Get The Facts

Get The Facts


Texas is facing unprecedented drought conditions. Pool and spa owners and industry representatives are doing their part to conserve.

FACT: The pool and spa industry is an important part of our state’s economy. From the tens of thousands of small business owners and employees to the millions of dollars in economic output, the pool and spa industry helps strengthen the Texas economy.

  1. Pool construction alone employs hundreds of local residents, requires permit fees and employee payroll taxes be paid, which all help to stimulate local economies.
  2. In fact, recent studies suggest the local economy receives $1 million per acre foot of water used to fill a pool.
  3. In addition, pool service companies and pool/spa retail stores employ hundreds more in each locality adding to payroll and sales tax revenues plus all of the businesses that support them.

FACT: Pool and spas are not water wasters. In fact, a well-maintained pool or spa uses less water per day than an irrigated lawn. Most pool designs include more than just the pool itself; wooden or concrete decks also replace traditional landscaping and the need for water.

  1. Filling pools takes up only a tiny fraction of a region’s one-day water usage.
  2. In fact, recent studies of pool construction suggest the local economy receives $1 million per acre foot of water used to fill a pool.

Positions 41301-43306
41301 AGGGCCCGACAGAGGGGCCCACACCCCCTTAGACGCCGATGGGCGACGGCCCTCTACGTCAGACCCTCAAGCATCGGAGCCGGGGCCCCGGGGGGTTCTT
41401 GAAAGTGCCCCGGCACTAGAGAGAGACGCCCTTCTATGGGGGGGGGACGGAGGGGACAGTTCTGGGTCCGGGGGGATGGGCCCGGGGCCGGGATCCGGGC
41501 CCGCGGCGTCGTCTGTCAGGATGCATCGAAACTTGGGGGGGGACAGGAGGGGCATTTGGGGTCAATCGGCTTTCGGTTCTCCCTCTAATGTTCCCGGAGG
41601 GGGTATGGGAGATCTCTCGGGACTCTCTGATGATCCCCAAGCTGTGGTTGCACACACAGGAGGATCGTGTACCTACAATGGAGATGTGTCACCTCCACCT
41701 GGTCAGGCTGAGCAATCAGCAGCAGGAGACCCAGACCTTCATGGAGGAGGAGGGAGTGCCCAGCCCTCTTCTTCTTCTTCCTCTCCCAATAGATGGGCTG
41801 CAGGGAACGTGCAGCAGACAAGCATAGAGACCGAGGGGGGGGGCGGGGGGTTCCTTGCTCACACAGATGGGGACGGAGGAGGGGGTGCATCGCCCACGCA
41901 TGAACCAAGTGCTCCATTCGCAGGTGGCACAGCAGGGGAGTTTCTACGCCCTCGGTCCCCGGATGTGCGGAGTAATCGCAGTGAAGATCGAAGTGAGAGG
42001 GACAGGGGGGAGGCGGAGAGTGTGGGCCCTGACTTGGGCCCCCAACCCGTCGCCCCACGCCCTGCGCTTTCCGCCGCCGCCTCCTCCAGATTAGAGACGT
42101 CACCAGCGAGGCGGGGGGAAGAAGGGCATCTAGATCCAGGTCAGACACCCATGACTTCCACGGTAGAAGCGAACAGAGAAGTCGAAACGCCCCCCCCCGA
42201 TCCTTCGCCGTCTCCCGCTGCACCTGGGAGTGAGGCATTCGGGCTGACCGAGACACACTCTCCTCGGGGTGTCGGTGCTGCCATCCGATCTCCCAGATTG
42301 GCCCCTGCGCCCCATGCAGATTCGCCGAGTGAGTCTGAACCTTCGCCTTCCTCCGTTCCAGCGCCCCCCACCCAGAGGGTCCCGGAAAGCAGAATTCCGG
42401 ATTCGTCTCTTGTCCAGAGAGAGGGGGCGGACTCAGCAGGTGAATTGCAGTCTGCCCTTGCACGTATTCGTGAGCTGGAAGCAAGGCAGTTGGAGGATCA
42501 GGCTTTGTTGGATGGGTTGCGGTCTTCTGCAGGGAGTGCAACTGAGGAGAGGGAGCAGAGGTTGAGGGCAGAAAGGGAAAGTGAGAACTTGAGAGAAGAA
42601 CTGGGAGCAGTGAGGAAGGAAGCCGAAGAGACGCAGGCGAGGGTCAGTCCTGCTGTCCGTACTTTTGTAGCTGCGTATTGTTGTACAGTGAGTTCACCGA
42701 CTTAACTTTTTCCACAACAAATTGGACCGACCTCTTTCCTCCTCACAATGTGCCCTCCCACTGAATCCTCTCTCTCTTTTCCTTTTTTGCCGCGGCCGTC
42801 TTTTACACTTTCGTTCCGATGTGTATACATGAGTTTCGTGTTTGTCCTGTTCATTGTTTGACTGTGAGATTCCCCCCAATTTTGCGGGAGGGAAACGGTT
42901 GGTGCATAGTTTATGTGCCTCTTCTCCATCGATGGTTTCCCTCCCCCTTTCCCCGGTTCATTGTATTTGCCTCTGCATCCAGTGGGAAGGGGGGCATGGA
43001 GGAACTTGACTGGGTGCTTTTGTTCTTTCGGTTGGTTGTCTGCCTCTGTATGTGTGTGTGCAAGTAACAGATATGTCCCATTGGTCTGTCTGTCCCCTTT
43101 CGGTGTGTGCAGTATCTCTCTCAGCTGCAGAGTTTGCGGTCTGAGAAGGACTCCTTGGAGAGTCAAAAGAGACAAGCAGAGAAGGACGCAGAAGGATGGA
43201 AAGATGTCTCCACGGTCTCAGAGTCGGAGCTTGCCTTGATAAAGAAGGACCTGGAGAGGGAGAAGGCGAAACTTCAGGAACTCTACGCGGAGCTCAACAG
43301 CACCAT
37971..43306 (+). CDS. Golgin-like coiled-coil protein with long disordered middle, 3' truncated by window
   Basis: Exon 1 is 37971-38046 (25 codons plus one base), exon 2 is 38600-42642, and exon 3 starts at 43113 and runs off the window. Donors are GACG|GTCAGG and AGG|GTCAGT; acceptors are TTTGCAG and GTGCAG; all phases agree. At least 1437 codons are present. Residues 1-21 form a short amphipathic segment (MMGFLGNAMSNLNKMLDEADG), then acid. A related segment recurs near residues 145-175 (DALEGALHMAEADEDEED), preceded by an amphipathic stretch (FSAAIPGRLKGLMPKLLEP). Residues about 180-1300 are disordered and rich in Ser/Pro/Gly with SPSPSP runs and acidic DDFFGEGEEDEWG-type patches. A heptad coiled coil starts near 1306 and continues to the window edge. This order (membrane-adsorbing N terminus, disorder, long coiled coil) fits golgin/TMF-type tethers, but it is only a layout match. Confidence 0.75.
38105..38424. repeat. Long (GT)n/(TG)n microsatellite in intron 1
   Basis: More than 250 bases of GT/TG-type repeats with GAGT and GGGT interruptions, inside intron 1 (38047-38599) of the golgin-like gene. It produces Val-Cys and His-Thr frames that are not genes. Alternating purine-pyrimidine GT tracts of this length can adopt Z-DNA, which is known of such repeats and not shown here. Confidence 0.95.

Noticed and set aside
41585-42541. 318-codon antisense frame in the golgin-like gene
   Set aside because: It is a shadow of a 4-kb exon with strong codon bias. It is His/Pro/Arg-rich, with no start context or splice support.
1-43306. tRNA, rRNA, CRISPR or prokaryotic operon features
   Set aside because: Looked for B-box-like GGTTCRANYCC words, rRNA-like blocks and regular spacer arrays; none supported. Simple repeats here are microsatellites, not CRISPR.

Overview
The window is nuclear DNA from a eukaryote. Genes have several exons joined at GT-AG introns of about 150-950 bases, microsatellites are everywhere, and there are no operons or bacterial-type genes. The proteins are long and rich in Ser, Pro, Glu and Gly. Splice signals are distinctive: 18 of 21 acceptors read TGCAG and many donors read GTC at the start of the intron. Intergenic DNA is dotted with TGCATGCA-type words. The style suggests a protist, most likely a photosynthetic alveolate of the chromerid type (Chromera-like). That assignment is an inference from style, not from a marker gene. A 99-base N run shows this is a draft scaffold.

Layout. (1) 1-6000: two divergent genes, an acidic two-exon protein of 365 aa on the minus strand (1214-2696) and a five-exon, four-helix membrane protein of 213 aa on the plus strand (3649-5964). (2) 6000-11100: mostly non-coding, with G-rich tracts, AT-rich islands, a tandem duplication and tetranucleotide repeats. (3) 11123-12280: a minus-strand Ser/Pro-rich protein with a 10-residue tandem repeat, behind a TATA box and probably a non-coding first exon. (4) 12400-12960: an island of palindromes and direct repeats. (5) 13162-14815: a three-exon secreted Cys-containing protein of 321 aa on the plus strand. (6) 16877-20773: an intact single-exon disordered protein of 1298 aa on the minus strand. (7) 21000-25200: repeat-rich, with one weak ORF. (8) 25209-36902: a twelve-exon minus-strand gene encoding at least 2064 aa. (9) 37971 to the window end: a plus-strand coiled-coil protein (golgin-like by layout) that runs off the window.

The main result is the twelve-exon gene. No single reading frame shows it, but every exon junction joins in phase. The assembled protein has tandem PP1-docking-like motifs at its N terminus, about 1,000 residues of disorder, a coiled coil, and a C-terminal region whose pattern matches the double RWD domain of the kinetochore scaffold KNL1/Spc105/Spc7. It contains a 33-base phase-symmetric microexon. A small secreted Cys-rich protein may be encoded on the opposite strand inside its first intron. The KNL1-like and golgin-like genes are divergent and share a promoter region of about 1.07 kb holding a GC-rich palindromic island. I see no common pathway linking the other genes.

3. Even building and filling a new pool requires less water than a lawn. On average, water use, including filling, in the first year a pool is installed is 26,250 gallons. An 800 square-foot lawn uses approximately 30,000 gallons per year.
  4. Average water savings for first year (including filling the pool): 3,750 gallons
  5. Average water savings for subsequent years: 18,000 gallons

Water districts should not pass restrictions that affect just one industry. When water districts propose regulations affecting just pool and spa owners, they are promoting a policy that will adversely impact just one industry. From builders to suppliers to maintenance workers, the pool and spa industry is composed of local small, often minority-owned, businesses. Imposing such industry-specific regulations will put hundreds of local workers out of business and mean less money for local governments that rely on money from building permits.